In the absence of such a "natural" communication channel, the company will need to consider the particular circumstances, including the type of product, the conduct at issue, and, in many cases, the geographic location of the company. Such decisions require sufficient knowledge of the FDA's internal structure and procedures.

While life sciences companies may disagree with DOJ regarding what kinds of regulatory violations can constitute false claims, the DOJ's guidance on cooperation credit provides an opening and framework for firms to educate the DOJ and frame the narrative for any cGMP, reporting or other case based on FDA regulatory violations. In the context of ongoing FCA investigations, firms can obtain cooperation credit and build out their defenses at the same time. When making such disclosures, companies also should consider whether, when and how to share the same information with the FDA.


  1. See Justice Manual Section 4-4.112-Guidelines for Taking Disclosure, Cooperation, and remediation into Account in False Claims Act matters. (https://www.justice.gov/jm/jm-4-4000-commercial-litigation#4-4.112)
  2. Notably, in the civil false claims act context, the guidelines do not require the provision of information about all involved individuals in misconduct as a prerequisite to cooperation, as first proposed in the Yates Memo of 2015. Rather, the new guidelines take their lead from comments made by Former Deputy Attorney General Rod Rosenstein in November 2018 that "the idea that a company engaged in a pattern of wrongdoing should always be required to admit the civil liability of every individual employee as well as the company is attractive in theory, but it proved to be inefficient and pointless in practice." (https://www.justice.gov/opa/speech/deputy-attorney-general-rod-j-rosenstein-delivers-remarks-american-conference-institute-0) Thus, while identifying individuals substantially involved in or responsible for misconduct is the first of a number of "other forms of cooperation" that DOJ will consider when determining whether to award cooperation credit, it is not a prerequisite to obtaining such credit. That being said, the guidelines note that any entity or individual that seeks to earn "maximum credit" in a False Claims Act case should, among other steps, undertake "a timely self-disclosure that includes identifying all individuals substantially involved in or responsible for the misconduct."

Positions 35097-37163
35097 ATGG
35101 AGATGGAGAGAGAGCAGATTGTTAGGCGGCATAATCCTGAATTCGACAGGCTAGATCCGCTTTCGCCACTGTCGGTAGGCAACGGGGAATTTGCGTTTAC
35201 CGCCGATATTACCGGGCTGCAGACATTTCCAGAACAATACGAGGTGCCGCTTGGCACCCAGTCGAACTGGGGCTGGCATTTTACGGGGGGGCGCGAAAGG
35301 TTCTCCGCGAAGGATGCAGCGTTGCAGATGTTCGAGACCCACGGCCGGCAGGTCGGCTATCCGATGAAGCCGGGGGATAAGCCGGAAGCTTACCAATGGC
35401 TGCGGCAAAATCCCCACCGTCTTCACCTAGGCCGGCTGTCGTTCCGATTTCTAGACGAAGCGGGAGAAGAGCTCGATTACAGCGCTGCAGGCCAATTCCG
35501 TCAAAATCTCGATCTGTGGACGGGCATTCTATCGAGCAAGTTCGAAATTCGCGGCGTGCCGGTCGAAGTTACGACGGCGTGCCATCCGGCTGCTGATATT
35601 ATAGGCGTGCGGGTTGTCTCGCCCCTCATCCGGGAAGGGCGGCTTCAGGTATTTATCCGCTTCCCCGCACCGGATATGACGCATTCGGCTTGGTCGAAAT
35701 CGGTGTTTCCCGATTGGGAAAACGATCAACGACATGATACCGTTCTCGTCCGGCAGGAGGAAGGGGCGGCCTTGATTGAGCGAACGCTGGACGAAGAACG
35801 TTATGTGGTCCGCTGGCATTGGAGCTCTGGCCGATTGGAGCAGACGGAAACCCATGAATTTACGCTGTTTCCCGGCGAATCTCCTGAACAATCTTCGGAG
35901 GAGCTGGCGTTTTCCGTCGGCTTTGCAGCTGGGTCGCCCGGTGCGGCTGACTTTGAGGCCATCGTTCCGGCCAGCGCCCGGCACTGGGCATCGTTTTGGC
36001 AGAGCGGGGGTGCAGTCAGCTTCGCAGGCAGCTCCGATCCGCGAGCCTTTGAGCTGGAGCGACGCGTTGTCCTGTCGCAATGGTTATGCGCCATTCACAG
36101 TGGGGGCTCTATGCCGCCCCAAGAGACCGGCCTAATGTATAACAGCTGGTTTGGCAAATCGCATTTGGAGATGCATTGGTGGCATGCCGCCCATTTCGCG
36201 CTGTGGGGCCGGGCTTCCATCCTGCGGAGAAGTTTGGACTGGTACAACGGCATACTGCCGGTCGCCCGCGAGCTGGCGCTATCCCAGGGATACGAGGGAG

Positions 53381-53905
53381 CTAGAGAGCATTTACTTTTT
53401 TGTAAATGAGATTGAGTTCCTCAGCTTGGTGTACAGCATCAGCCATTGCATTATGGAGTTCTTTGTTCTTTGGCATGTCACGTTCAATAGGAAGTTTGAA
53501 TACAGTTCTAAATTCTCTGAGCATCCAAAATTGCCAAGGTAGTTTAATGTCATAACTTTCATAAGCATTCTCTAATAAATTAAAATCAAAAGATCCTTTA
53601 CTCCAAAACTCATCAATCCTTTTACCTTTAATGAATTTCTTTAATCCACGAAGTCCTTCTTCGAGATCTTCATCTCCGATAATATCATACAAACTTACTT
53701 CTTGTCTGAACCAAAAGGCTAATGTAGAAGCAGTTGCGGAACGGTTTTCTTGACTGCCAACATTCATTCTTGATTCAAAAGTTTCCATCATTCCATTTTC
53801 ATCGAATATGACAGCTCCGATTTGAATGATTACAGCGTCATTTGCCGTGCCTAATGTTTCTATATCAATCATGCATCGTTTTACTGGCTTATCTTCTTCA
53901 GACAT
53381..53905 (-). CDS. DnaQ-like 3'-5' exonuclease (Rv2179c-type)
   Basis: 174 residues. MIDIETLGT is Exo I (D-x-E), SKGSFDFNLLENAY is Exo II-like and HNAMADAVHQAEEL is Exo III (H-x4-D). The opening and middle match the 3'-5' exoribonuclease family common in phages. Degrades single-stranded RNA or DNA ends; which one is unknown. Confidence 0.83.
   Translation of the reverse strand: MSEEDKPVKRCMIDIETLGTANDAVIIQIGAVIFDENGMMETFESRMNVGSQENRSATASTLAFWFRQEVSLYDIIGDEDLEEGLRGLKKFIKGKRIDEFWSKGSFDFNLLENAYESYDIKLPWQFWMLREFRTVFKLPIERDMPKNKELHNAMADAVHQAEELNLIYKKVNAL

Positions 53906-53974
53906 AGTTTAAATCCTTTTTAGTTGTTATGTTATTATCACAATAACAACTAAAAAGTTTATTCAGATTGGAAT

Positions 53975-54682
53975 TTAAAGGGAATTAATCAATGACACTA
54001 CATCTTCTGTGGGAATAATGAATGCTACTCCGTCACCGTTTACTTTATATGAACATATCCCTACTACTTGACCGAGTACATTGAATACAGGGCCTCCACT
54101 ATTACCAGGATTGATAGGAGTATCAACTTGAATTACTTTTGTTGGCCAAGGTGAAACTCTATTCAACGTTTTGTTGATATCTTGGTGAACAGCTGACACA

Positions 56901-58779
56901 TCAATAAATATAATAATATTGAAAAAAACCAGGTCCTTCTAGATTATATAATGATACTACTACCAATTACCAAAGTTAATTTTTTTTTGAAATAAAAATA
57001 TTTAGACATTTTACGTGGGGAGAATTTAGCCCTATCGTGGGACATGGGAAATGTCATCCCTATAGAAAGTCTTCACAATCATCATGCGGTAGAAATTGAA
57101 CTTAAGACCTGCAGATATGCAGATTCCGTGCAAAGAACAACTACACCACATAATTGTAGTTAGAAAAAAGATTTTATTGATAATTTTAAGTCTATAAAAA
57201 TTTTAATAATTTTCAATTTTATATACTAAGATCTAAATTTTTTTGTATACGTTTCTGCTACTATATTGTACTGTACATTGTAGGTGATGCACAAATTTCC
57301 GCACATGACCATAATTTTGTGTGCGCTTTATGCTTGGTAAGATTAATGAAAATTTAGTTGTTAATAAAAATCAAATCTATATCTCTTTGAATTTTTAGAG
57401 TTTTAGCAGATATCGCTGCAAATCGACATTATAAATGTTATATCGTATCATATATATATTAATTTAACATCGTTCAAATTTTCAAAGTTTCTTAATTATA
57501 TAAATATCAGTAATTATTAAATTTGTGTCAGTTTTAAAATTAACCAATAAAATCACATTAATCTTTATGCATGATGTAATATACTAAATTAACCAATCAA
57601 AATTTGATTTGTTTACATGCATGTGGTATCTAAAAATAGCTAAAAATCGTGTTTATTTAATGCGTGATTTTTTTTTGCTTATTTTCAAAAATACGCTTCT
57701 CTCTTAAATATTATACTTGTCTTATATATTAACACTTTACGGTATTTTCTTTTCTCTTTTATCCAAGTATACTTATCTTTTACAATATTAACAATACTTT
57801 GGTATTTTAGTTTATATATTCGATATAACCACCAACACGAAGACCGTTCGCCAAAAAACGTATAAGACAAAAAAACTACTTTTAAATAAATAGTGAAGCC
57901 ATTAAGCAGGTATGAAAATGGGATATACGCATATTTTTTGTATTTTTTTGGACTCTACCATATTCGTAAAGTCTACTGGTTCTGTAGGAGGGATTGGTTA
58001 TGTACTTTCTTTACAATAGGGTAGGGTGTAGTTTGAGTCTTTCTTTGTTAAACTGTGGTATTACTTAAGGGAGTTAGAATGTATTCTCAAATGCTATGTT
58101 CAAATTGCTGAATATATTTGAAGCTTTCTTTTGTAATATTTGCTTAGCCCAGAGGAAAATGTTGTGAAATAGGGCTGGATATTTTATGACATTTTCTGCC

3. 31 U.S.C. §3729(a)(1)(A), (b)(1)(A).